On Thursday, March 30, 2023, America’s Future submitted an Amicus brief with the United States Court of Appeals for the Second Circuit in Soule, et al v Connecticut Association of Schools, Inc., Dkt. No. 21-1365 (2nd Cir. 2021) in a student athletics gender policy case. The brief was filed jointly with four other nonprofit organizations.
At issue is a 2013 “Transgender Participation” policy that the Connecticut Interscholastic Athletic Conference (CIAC) adopted requiring member high schools to allow participation in sex-specific sports based on a student’s professed gender regardless of the student’s actual biological sex.
Our brief argues, “[i]nstead of providing the same opportunities in sports to female students that are available to male students, the CIAC policy opens up female sports to males as long as those males ‘identify’ as females [except in cases where gender is claimed by a student for purposes of gaming the system].”
The plaintiffs are four female student-athletes aggrieved by CIAC’s “Transgender Participation” policy because it violates Title IX of the Education Amendments of 1972a, causing injuries to the plaintiffs along with all other biological female high school student-athletes.
Personal injuries suffered by the plaintiffs include losses of achievements, rank-based losses in state-wide sports programs and competitions, losses of awards and benefits, and a loss of enjoyment. Additionally, injuries have accrued when biological males, competing as females, captured limited qualifying spots in state finals and championships, placing those same acclaimed spots just out of reach from all the biological female high school athletes, pulling the rug out right from under them.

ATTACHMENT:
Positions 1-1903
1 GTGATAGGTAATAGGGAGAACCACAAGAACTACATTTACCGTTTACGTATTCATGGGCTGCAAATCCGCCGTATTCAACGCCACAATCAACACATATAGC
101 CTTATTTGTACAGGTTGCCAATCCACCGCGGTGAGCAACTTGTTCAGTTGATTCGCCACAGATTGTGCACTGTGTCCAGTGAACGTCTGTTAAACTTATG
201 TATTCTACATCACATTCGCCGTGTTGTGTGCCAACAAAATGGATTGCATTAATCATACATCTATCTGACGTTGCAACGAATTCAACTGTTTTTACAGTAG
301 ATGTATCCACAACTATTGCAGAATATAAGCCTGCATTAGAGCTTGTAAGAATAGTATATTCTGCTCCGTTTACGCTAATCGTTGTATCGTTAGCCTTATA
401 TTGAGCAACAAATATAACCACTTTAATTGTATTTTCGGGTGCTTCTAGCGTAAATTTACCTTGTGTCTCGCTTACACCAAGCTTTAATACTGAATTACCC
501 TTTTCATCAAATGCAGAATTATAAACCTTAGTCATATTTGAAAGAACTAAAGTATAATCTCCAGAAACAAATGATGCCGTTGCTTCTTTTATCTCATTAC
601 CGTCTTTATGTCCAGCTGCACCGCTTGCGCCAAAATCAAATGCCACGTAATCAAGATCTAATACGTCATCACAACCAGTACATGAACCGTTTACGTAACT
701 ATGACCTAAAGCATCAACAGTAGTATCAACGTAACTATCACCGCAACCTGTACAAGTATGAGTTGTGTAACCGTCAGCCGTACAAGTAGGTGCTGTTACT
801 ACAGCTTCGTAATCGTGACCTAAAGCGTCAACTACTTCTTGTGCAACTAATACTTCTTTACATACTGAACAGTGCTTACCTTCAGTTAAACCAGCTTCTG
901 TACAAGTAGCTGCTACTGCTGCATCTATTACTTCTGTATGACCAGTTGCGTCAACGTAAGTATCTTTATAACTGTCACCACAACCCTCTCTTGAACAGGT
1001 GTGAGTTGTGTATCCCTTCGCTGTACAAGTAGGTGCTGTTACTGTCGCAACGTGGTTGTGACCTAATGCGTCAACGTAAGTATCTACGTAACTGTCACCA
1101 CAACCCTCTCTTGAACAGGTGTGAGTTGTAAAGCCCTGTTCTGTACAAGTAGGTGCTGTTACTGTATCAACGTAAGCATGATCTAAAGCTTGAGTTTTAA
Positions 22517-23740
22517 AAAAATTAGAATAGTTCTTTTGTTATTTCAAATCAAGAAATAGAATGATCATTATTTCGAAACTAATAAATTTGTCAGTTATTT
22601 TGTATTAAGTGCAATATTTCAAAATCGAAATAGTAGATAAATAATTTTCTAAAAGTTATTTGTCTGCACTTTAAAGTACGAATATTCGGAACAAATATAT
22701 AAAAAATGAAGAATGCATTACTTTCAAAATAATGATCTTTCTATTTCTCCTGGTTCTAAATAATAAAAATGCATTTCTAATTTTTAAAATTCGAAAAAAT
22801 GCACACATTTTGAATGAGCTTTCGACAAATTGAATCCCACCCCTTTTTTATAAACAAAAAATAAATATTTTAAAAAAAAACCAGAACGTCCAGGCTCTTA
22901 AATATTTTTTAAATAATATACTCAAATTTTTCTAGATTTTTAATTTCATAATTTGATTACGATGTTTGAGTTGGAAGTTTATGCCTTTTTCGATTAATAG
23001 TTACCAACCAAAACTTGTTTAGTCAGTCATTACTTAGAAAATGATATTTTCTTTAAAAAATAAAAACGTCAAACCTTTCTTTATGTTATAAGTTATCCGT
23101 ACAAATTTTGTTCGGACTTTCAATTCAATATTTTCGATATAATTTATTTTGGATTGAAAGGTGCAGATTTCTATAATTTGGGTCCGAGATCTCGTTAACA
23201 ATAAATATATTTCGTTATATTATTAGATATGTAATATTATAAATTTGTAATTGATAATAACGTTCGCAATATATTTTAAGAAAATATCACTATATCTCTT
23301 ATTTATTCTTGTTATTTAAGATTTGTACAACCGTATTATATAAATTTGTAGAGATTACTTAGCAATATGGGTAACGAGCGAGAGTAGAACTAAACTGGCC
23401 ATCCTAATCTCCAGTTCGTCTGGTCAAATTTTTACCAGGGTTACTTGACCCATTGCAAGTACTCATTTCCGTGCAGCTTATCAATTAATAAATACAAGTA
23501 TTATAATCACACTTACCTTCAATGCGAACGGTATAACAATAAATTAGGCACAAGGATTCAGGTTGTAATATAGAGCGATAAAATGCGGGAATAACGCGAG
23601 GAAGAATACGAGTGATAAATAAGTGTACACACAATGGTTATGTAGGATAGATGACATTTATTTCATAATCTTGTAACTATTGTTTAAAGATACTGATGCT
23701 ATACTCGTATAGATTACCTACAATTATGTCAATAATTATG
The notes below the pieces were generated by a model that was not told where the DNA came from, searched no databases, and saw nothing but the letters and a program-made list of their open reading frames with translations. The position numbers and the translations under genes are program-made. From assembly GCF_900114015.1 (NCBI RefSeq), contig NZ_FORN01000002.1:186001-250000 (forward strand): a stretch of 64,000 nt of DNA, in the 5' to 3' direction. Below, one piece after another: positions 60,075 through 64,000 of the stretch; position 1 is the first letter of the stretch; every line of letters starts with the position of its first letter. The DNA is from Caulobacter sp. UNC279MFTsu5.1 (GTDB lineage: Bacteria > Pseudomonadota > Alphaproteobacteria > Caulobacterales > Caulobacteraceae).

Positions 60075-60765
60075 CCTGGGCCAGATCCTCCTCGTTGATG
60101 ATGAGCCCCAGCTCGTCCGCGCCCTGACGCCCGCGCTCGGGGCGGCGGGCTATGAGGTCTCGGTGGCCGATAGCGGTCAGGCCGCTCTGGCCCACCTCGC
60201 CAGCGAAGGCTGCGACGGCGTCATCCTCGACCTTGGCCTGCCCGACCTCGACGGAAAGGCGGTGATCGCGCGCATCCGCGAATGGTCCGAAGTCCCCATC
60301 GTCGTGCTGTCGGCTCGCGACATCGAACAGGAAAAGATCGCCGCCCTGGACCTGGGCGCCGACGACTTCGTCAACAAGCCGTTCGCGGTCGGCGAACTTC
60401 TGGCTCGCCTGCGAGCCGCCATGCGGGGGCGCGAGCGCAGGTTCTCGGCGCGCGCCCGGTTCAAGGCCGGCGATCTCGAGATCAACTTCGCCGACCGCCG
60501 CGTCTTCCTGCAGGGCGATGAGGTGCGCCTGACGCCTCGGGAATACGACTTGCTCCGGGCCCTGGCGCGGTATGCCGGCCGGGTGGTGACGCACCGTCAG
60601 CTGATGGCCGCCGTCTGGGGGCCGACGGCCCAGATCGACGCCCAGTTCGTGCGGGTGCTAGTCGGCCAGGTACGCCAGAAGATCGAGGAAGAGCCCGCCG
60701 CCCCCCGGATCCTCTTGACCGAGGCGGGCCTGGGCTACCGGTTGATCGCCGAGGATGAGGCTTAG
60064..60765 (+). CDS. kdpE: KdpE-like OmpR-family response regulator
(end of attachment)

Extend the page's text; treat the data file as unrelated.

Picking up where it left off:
Eventually, plaintiffs filed suit seeking to invalidate the policy as a violation of federal law, submitting a prayer for judgment in the form of correcting CIAC athletic records to remove the biological male athletic records from the females’ records, titles, and achievements.
At the trial level, the federal district court dismissed all of the plaintiffs’ claims. The court declined to invalidate the policy, deeming this claim for injunctive relief as moot because two of the plaintiffs had graduated, and the other two did not immediately face competition from biological males electing to be female. As for the plaintiffs’ request that past sports records be corrected, the district court determined that the plaintiffs lacked standing as modification of the records would not redress the claimed injuries.
Plaintiffs appealed but lost. However, on February 13, 2023, the 2nd Circuit, on their own volition, granted rehearing en banc. The court ordered parties to brief three issues. Our Amicus brief addresses one of the three, that is, “Whether plaintiffs have alleged an injury-in-fact redressable by ordering the alteration of athletic records.”
We argue in our brief that plaintiffs’ injury arising out of erroneous athletic records is redressable by the court and, if redressed, would not only cure the concrete injury of unlawful student records being memorialized but also eliminate an important continuing aspect of that injury. Those unlawful records inevitably lead to losses of scholarships and even, in some cases, employment. Our 35-page brief not only offers the court robust reasoning for vacating the dismissal and granting injunctive relief as requested but also provides a legal and scientific perspective on transgender ideology trends and mobilization of dangerous activists for malicious purposes under the guise of social justice.
As our brief explains, the en banc court has an opportunity to vacate the dismissal and prevent some of the hazards and dangers America is confronting “by not rewarding boys who seek to compete unfairly with girls…statute and regulations were adopted well prior to the current trans mania in order to protect girls’ sports, giving every indication that [the lower court] ruled in error, disregarding the objective truths, including that the plaintiffs female students athletic records unfairly diminished their accomplishments.”